JACKSONVILLE, Fla. - The number of men taking prescription testosterone over the past decade has sky rocketed. It promises to do everything from boost your energy to increase your libido, even help get rid of that spare tire around your waist. But along with it comes warnings.
A recent study found that despite the benefits of testosterone, some men should use it with caution. The study, along with others, shows prescription testosterone raised the risk of heart attacks in men with a history of heart disease, so it's pretty serious stuff.
But talk to men who are dealing with symptoms of low testosterone and they'll tell you their quality of life was pretty seriously lacking, until they got their testosterone replacement therapy.
Lane has been active all his life, but when he hit that milestone age of 50, he says he noticed things were changing.
"I noticed a major decline in my sports performance, sleep factor, body fat," he said.
Four years after feeling those symptoms, Lane finally saw Beaches Internist Dr. Anthony Capasso for a blood test. He said he was shocked to find out he had low testosterone.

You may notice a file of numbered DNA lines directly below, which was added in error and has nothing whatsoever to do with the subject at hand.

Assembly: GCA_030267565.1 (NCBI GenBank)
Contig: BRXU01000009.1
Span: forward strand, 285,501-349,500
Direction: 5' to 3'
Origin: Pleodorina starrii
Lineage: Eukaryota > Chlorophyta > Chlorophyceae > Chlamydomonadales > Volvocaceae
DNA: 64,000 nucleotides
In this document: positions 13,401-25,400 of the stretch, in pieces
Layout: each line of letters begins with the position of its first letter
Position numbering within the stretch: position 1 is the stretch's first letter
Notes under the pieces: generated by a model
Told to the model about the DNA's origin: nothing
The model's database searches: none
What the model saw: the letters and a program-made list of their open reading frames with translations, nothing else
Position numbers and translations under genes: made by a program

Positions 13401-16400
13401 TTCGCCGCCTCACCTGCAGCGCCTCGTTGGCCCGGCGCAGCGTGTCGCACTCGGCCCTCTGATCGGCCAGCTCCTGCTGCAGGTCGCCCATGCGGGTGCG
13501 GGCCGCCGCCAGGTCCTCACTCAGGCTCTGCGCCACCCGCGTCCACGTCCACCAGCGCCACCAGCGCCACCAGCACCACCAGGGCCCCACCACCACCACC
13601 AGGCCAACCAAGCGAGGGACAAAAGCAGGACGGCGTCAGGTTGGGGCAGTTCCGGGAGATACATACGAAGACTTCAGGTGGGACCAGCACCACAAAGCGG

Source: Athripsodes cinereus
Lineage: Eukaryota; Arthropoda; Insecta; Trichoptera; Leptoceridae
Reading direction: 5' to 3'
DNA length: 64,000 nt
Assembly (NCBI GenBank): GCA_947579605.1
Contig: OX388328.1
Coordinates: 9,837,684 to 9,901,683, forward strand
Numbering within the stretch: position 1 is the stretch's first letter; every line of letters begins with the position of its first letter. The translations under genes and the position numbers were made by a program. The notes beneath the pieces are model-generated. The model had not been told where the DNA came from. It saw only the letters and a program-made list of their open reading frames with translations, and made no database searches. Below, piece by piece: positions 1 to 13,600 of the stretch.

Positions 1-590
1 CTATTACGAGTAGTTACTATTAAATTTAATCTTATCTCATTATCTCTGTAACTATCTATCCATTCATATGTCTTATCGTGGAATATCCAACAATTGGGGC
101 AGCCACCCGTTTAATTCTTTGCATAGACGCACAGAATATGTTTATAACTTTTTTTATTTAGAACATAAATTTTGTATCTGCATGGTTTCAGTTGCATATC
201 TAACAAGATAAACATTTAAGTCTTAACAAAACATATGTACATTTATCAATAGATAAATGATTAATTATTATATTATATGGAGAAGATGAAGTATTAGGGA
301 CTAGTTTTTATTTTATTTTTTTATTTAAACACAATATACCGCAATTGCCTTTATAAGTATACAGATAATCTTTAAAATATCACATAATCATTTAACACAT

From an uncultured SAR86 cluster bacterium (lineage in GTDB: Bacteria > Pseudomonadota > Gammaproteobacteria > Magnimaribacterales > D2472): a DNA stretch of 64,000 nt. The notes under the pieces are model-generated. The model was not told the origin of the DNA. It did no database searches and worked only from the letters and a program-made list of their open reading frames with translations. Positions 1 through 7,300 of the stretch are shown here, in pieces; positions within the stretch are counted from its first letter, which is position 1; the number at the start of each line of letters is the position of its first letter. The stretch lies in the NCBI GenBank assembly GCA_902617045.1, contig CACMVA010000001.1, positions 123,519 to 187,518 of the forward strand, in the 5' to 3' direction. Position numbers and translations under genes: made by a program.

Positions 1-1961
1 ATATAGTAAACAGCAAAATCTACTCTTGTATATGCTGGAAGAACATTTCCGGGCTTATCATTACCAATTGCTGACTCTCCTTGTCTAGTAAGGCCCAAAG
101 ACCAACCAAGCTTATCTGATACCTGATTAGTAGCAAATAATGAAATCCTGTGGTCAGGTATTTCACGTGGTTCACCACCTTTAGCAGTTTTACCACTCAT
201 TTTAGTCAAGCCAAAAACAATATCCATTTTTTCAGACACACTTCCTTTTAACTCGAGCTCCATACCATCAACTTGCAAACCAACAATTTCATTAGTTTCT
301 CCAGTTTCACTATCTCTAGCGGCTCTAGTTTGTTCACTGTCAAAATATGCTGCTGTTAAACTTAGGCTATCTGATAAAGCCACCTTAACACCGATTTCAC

"It was quite low for my age," he said.
Capasso says those symptoms include, "Fatigue, poor sleep, joint pain, and if they're really low you'll see problems with libido or erectile issues.Oh"
Lane says for him, he had a healthy sex drive before, which added to him being surprised about his low test results. But now that he's on testosterone therapy, he says he notices a differences.
"Now, better fulfillment," he said. "We're empty nesters. We have our date nights and we enjoy it. It's definitely an improvement, I'll tell you that."
But studies have found that older and middle age men with a history of heart disease have a higher risk of heart attacks when taking prescription testosterone. So, should they be on it at all?
"I have a lot of patients who have coronary artery disease who are on hormone replacement. We monitor their lipids and we adjust their medications or supplements to lower their risk for recurrence of disease," Capasso explained.
So may ask, why not age naturally without testosterone therapy?
"I just don't want to let go," said Lane. "I didn't want to just give in and get old."
As for these studies that show there's an increased risk of heart attack for men who have a history of heart disease, at least one advocacy group, Public Citizen, is calling for the Food and Drug Administration to mention this risk on its label or it's ads. Right now, it's not mentioned it all.
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